Sunday, March 7, 2010

Detective Work

It seems only fitting that the first detective came to the public's attention in 1841, when Edgar Allen Poe wrote "Murders of the Rue Morgue." His character Monsieur C. Auguste Rupin had an analytical mind that allowed him to observe details and come to intelligent conclusions.

A genealogist must be a detective of the first order.

It is one thing to rely on the internet and ancestry.com. It is another to go another step.

First, I made all uses of the internet and ancestry.com. I met and built relationships with other researchers, some of whom turned out to be not-to-distant relatives.

Then I hired a researcher through the Kansas Historical Society web site. Mary Jane did a fantastic job coming up with copies of land deeds and obituaries. Those obituaries gave me the names of descendants that were too "modern" to appear on ancestry.com public records, such as census and so on.

From those obits, I determined names and then sent out letters when I found a few names on the internet White Pages, which meant that some relatives still had listed phone numbers! Those kind relatives turned out to be even closer relatives - cousins to my late father! What a wealth of information they provided. Leads to other close relatives. Photos, stories, and more. This culminated in a wonderful visit to Kansas, where my sister and I met these cousins of my father.

Next, I began hunting down the descendants of other relatives. For one case, I just put in the relative's name, and came up with a genealogy message board message where someone was looking for that relative. That gave me an email address, and although the posting was from 1998 and the email was no longer valid, that email gave me the descendant's name. The social networking My Space web site provided the contact.

In another case, I came upon the wife of a descendant, and then their child. The child's name was on My Space, but she did not reply. Her name came up as an editor for a newspaper, and when I sent a copy of her ancestor's chapter, she and her mother contacted me.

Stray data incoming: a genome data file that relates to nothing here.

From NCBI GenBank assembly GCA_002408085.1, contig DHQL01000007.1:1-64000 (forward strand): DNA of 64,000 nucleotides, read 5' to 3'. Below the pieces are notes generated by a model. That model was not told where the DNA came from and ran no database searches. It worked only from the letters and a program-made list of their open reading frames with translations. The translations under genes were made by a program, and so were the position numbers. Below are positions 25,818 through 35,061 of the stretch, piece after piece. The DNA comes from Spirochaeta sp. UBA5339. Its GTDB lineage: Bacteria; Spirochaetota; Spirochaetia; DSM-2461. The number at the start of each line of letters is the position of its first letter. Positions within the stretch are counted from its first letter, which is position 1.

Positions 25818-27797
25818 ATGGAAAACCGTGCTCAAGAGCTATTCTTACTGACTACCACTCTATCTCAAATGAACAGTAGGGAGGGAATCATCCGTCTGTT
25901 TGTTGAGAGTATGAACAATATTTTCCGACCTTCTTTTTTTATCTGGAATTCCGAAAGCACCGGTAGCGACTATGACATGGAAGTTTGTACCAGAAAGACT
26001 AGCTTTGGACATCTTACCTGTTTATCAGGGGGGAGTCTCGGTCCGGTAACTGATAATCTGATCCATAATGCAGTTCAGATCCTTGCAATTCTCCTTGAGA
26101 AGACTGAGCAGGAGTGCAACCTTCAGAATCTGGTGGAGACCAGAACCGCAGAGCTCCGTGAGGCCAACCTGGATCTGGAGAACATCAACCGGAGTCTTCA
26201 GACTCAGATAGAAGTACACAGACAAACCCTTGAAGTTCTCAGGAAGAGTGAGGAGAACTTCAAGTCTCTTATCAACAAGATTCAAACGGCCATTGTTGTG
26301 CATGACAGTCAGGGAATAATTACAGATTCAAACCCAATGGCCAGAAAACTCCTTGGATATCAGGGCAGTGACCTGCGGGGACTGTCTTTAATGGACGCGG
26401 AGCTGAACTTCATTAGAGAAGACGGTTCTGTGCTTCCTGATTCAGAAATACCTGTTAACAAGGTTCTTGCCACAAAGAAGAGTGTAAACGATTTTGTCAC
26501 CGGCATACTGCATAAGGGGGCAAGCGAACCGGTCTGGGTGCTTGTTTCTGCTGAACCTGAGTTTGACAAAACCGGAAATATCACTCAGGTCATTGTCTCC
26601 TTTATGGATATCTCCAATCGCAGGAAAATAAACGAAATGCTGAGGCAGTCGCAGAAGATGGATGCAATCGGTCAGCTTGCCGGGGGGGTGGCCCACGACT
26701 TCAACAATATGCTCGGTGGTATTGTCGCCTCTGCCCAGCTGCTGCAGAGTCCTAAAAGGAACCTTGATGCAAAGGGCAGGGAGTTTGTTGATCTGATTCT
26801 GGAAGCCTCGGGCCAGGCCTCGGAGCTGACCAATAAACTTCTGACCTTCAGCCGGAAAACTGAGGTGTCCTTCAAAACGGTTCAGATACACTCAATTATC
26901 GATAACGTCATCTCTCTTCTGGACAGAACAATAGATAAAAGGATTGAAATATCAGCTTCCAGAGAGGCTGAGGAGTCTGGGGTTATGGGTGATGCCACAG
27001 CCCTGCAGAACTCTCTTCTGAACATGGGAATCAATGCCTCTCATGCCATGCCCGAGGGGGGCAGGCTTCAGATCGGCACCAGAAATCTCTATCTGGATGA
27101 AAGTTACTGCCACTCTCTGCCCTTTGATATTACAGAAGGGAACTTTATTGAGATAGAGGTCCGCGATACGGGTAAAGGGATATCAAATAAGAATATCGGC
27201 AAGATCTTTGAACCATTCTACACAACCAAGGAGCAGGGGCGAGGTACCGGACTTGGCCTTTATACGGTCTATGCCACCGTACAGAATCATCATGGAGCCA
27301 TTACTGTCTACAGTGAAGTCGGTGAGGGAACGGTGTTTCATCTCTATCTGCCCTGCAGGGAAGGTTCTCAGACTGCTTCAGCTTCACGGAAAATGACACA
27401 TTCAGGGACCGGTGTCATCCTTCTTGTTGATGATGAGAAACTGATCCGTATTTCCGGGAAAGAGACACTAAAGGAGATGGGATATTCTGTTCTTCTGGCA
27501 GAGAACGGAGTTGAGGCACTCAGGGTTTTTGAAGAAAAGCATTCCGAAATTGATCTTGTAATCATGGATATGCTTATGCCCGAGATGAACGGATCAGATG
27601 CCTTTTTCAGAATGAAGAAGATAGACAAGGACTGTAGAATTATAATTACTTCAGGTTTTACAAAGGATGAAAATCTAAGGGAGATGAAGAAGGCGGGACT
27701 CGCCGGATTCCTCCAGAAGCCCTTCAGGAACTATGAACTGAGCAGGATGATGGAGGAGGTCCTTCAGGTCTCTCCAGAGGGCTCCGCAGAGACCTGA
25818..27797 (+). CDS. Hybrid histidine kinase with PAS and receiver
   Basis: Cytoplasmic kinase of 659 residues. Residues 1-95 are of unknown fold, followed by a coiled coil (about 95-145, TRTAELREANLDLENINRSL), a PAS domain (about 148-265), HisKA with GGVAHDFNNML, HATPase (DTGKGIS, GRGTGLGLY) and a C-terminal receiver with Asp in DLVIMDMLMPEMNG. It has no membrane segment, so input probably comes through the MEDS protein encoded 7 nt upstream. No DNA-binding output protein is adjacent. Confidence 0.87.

A 1944 news article provided the names of children of one relation's children and their children. I plugged those names into my family tree, and an ancestry.com member and I connected, and her Uncle provided the names and addresses of those relations.

Everyone was always curious but had not known how to go about finding information. They were all excited to know about the Copeland family, and to be part of my ancestry project, as well as my book "An American Genealogy: The Copeland Family of Montgomery, Kansas."

A curious email to the Indiana historical society led to the Rockwell Library, who researched and found obituaries for me. From an obituary of Abner Copeland's sister Nancy (Nacy) who died in 1908 one year before my great grandfather, I found out two facts:
  1. The Copeland family came to Indiana in 1851, NOT in 1860 as thought.
  2. Abner Copeland had 3 sisters who must have died in infancy, and 2 other brothers who must also have died in infancy.
If so, Abner's father must have died in Indiana, not North Carolina as previously reported on another person's family tree.

The difficult thing about dealing with the late 1700s and early 1800s is that the Copeland family seemed to use the same names in their families - from cousins to cousins and so on. Trying to figure out who is who, is yet another challenge.

I love being a detective!

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